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Study determines how long it takes for postcovid smell to return

“Learning to smell”: this is how smell is rehabilitated after covid-19 3:01

(CNN) – Alisson Clark learned that he definitely had covid-19 last September when he lost his taste and smell.
“I had a cup of coffee in the morning, and it was just hot,” said Clark, a national media strategist at the University of Florida.

“I had felt so good during quarantine that I thought it might be a false positive, but when that happened I was like ‘OK, it’s real,'” Clark said.

A few months later, he noticed an unusual smell while washing his hair with his favorite shampoo.

“Lavender is my favorite scent, but now the shampoo smelled like sulfur and gunpowder,” she said.

Suddenly a series of things had a strange, distorted smell. Red meat smelled “gross, rotten” and anything with alcohol gel smelled “disgusting.”

«The worst thing is the alcohol gel, because it is everywhere. It smells like cheap tequila and ham, with notes of old lady perfume, ”Clark said.

“Or that’s what I think it would smell like,” he added. “It’s not something I’ve smelled in the real world, certainly.”

Clark suffers from parosmia, a distortion of smell that occurs when receptor cells in the nose fail to detect and translate smells properly to the brain. This can happen after a cold or sinusitis, a head injury, seizures, and certain medications.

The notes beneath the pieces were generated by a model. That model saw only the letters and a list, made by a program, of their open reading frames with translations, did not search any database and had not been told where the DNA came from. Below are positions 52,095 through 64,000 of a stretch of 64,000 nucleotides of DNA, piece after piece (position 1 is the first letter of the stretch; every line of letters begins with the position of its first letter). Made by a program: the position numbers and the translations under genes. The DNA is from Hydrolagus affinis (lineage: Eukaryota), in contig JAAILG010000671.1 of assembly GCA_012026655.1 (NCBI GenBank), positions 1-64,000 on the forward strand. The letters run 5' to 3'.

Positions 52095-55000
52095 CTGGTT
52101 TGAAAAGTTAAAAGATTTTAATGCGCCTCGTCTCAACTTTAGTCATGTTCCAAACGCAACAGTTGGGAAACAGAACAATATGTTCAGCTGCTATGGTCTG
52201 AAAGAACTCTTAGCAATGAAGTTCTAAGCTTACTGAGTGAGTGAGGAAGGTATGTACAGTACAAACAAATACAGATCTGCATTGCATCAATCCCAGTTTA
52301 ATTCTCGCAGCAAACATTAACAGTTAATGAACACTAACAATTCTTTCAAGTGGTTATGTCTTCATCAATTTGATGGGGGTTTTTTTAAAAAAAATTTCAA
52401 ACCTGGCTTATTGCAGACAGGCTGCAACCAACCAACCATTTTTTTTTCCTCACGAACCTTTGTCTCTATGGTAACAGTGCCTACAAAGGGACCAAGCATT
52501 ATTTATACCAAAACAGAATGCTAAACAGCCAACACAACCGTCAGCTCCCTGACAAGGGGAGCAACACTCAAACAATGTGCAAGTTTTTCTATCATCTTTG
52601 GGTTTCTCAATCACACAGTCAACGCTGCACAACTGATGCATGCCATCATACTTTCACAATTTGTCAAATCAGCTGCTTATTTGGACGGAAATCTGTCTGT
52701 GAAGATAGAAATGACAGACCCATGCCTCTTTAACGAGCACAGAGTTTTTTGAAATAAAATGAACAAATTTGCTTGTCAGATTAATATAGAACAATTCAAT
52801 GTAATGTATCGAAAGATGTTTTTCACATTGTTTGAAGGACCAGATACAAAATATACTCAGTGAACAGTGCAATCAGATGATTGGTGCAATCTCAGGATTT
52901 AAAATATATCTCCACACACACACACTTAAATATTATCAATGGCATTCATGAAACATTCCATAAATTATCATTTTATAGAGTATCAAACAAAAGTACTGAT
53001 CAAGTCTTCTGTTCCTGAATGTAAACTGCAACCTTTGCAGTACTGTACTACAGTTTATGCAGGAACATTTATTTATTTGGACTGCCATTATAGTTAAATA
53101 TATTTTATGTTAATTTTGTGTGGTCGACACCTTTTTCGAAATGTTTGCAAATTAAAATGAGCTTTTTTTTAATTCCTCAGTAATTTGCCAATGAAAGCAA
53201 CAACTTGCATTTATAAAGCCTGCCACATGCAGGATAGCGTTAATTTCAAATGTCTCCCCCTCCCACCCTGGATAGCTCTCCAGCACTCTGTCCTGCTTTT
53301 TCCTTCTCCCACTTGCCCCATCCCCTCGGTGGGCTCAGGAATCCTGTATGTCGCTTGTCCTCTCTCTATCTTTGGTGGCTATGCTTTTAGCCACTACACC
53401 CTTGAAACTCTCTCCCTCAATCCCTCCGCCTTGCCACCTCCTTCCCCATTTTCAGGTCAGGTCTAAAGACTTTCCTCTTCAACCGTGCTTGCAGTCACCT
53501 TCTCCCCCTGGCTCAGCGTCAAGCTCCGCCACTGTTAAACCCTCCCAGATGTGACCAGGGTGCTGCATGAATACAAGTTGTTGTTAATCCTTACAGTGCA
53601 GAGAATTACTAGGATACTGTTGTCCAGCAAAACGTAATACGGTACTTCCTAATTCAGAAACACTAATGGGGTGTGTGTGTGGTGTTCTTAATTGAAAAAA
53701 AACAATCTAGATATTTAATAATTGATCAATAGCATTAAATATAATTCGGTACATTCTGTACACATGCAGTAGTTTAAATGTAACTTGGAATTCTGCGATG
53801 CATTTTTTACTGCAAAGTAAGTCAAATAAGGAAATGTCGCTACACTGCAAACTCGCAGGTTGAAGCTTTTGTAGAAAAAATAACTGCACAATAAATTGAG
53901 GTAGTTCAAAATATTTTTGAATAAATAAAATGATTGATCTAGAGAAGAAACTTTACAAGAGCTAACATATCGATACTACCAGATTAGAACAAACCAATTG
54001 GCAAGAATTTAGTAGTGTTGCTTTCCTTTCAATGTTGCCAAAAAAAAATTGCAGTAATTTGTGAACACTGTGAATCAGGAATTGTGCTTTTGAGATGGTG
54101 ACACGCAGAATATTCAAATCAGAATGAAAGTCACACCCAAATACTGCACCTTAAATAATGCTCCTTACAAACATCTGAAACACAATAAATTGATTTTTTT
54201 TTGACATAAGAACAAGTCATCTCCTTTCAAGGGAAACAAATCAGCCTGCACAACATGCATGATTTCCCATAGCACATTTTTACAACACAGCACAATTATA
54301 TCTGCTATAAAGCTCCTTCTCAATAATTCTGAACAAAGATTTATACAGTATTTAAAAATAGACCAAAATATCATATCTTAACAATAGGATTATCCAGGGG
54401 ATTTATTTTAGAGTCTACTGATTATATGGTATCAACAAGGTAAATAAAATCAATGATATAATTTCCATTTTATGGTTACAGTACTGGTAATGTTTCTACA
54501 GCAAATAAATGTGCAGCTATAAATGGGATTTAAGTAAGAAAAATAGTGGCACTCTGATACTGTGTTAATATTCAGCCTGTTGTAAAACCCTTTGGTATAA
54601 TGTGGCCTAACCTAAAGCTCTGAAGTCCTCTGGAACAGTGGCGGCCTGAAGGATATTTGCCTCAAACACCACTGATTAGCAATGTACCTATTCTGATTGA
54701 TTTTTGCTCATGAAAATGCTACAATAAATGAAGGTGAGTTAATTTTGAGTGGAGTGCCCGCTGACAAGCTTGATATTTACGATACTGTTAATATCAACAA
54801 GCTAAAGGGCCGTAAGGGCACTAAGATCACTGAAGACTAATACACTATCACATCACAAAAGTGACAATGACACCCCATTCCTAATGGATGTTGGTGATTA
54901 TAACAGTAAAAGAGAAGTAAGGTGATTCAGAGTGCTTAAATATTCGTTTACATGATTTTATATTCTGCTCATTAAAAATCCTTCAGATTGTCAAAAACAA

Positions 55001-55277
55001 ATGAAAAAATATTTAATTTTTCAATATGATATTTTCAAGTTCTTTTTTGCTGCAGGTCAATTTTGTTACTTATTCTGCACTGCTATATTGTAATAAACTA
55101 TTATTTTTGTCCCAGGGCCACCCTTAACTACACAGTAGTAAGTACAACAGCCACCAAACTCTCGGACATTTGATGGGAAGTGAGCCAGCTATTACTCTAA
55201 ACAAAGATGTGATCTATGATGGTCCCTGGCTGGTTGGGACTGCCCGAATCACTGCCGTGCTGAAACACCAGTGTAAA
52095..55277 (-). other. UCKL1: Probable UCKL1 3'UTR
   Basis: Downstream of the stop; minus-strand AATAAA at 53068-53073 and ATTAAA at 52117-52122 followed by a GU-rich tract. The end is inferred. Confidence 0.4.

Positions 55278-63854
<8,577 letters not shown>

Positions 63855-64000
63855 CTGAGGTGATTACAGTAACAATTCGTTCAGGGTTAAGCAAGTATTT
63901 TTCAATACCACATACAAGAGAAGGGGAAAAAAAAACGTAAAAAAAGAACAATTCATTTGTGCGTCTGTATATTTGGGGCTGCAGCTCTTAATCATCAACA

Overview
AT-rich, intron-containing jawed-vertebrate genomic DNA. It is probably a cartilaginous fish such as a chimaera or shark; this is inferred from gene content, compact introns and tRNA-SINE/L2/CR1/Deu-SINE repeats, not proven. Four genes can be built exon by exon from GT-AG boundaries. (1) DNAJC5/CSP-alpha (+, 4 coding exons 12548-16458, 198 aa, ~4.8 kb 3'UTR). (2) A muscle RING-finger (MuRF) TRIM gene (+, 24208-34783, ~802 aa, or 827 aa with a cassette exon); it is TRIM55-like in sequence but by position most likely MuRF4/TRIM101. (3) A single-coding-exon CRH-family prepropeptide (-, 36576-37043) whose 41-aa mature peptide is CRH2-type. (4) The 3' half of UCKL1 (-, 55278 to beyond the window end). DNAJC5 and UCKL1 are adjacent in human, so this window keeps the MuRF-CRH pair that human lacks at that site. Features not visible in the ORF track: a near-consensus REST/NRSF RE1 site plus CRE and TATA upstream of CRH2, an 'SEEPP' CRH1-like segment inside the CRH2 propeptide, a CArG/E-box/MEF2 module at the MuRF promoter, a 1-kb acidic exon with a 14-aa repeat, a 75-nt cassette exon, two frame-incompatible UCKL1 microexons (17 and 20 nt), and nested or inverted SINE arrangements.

Parosmia has also been linked to a complete loss of the senses of smell and taste, called anosmia, which has become a sign of mild to moderate COVID-19 infections.

Six months after his covid-19 diagnosis, Clark’s nose is still recovering.

“I can detect smells, I just can’t tell what they are,” Clark said. “So I hope this parosmia is the brain trying to recover and smell again.”

One year of recovery

A new study published Thursday in the JAMA Network Open magazine could give Clark hope.

The study followed 97 Covid-19 patients who had lost their sense of smell or taste over the course of a year. Every four months, patients were required to tell researchers how much they felt their olfactory function was recovering. Of the study participants, 51 also underwent objective tests to check their olfactory ability at each four-month interval.